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5 things you probably didn't know about Karamo from Queer Eye
Get to know the king of culture.

The Fab 5 form Netflix’s reboot of the popular makeover show Queer Eye have successfully wriggled their way into the hearts of the nation.

This week, we’re focusing on culture vulture and man-about-a-brand, Karamo Brown.

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Brown gave us some great moments throughout the series including meaningful discussions on everything from #BlackLivesMatter to police brutality to what it means to be gay and black.

He’s also a massive flirt, by the by.

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Anyway, here’s everything you need to know about the man that brings the swag into men’s lives.

1. He was the first openly gay African-American to appear on reality television in the States.

Brown was cast as past of MTV’s The Real World: Philadelphia in 2005.

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Following the series, he experienced “turmoil” within his family, especially with his father, who he cut out of his life for over a decade. He also found himself swept up into the darker shadow of fame — parties, drugs, alcohol, and “all those things he had never been exposed to” prior to being in the limelight.

However, he acknowledges the significance of his appearance on the show.

I realized how impactful just me being me was and how many people needed to see me. And to this day, I still have people who tell me, ‘I needed to see you, because it’s the only time I’ve ever been represented.”

2. His journey to fatherhood was a crazy one.

Speaking to, he explained how he came to discover he had a 10-year-old son.

I came out at 16-years-old as a proud, gay man. My last girlfriend in high school—when I was 15—became pregnant with my child but did not tell me. She moved away, and I never had contact with her again.”

Ten years later, he was presented with documentation requesting a decade’s worth of child support.

I was confused, sad, angry, and weirdly excited to be a dad, but felt lost nonetheless. We were both kids and don’t blame her for the decision she made because the choice was not hers, it was the adults around us.”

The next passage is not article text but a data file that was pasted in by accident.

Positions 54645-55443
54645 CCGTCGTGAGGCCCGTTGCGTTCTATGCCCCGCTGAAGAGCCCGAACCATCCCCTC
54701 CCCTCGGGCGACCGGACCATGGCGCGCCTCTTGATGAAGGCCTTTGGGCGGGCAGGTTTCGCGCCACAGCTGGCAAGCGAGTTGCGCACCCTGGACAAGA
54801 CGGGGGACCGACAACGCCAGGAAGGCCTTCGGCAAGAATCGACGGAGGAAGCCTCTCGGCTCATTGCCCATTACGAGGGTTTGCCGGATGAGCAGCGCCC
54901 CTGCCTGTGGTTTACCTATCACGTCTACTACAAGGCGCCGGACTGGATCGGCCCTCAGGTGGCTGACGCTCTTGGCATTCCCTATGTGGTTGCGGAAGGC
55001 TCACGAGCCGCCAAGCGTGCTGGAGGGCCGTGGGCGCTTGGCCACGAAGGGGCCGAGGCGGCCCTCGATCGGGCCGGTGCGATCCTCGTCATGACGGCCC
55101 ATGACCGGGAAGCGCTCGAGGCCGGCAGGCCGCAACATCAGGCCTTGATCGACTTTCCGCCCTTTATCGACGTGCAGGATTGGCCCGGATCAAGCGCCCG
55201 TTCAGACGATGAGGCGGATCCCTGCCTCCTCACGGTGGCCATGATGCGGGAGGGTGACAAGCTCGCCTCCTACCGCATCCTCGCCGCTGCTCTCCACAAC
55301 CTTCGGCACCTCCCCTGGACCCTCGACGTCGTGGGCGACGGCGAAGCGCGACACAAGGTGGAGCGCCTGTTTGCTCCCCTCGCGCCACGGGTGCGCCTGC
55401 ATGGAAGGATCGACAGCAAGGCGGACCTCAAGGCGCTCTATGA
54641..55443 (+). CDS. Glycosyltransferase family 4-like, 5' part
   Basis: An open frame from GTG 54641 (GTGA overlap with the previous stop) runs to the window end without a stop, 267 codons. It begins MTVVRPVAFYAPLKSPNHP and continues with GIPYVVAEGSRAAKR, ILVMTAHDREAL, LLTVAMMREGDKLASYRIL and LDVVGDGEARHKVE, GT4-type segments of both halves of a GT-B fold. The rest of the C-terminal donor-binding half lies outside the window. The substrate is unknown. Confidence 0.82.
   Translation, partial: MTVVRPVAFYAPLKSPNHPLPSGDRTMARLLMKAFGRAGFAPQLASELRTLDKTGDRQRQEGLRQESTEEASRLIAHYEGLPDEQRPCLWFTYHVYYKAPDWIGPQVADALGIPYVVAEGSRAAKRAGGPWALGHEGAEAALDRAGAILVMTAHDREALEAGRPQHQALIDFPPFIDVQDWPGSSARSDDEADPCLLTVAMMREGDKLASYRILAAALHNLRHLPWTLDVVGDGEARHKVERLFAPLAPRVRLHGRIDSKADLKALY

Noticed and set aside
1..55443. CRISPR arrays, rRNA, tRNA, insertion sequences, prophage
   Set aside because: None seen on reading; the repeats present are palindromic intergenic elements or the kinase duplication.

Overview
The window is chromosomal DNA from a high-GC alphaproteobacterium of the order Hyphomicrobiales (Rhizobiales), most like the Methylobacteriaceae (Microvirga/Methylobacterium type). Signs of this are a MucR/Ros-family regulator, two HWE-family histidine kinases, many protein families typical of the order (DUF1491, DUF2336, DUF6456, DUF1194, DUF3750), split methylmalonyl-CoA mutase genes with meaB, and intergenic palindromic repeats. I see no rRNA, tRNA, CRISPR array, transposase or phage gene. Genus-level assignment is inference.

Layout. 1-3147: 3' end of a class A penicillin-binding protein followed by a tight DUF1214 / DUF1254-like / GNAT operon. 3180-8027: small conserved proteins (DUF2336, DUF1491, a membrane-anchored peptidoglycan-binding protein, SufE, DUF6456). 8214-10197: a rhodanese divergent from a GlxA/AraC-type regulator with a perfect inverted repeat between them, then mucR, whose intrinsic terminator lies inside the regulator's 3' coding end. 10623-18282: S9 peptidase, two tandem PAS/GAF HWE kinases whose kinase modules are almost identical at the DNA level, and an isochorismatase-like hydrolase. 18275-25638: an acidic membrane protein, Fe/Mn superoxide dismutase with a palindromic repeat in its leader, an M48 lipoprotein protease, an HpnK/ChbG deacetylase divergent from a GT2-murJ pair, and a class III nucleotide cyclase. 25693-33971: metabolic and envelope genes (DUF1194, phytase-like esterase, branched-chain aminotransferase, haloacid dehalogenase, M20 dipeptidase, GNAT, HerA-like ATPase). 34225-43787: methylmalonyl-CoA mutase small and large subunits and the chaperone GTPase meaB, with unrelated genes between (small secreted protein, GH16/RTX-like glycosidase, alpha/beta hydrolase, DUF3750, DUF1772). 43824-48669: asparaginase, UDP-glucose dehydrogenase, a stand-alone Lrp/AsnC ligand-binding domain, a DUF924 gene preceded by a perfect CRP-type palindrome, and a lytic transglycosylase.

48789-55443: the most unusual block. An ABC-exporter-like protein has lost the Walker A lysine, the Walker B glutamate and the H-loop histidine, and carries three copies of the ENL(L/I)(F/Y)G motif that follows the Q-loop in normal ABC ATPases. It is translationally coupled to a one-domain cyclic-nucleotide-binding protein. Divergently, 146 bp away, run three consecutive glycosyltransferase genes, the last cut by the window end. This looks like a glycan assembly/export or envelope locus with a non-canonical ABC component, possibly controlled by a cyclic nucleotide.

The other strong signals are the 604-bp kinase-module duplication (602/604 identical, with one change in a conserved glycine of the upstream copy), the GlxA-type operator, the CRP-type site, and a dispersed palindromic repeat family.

Brown immediately took full custody of his son, Jason, and credits the mother of his child for supporting them in finding the best ways to connect.

It wasn’t always easy, but when it comes to your children, giving up is never an option.”

3. He temporarily stepped away from the spotlight to become a social worker.

Brown dedicated ten years of his life to the work – while simultaneously going through the process of adopting Jason’s half-brother, Chris.

I took legal guardianship of Chris [in 2011]. Chris was nine at the time, and it has been an amazing journey. Again, I give my son’s mother so much praise for allowing me to step in and support her in raising our kids.”

4. He’s previously worked with Barack Obama.

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In 2016, Brown was invited to work with the White House under the Obama Administration to create policy and legislation to support LGBTQ youth and their allies after school hours.

In reference to Migos member Offset’s disparaging use of the word ‘queer’ recently, Brown told Observer that there is still a lack of understanding when it comes to queer culture.

I would like to encourage hip hop artists to invite those of us who are in the queer spaces in, so we can have those conversations. I love hip hop. If you bring me in the studio, I know how to act. And we can talk about what’s not cool because clearly, there’s still homophobia that penetrates in all these areas.
The word queer itself was used as a derogatory term at one point, and then LGBTQ, we took it back. It’s an overarching umbrella word not everyone identifies with, but [that] a large part of our community embraces. What I love about the title of our show is that the term not only represents the Q in LGBTQ, but its definition: curious. The curious eye is how we approach, how we go to spaces that wouldn’t normally interact with gay people and help them to see the world in a different way.”

5. He founded his own non-profit organisation which aims to combat the stigma associated with HIV and LGBT African-American men. provides tailored mental health support for black gay and bisexual men to eradicate the six in 10 HIV statistic plaguing many communities.

Brown travels around the country to speak and host focus groups that pinpoint imagery and ideas that will help with these issues. He explained his role in more detail with Essence:

Each month we go to different HIV organizations, churches, and schools and we do focus groups. What we’re focusing on now is focus groups. We’re looking at imagery and creating imagery and getting feedback on what helps.”

What’s not to love?!

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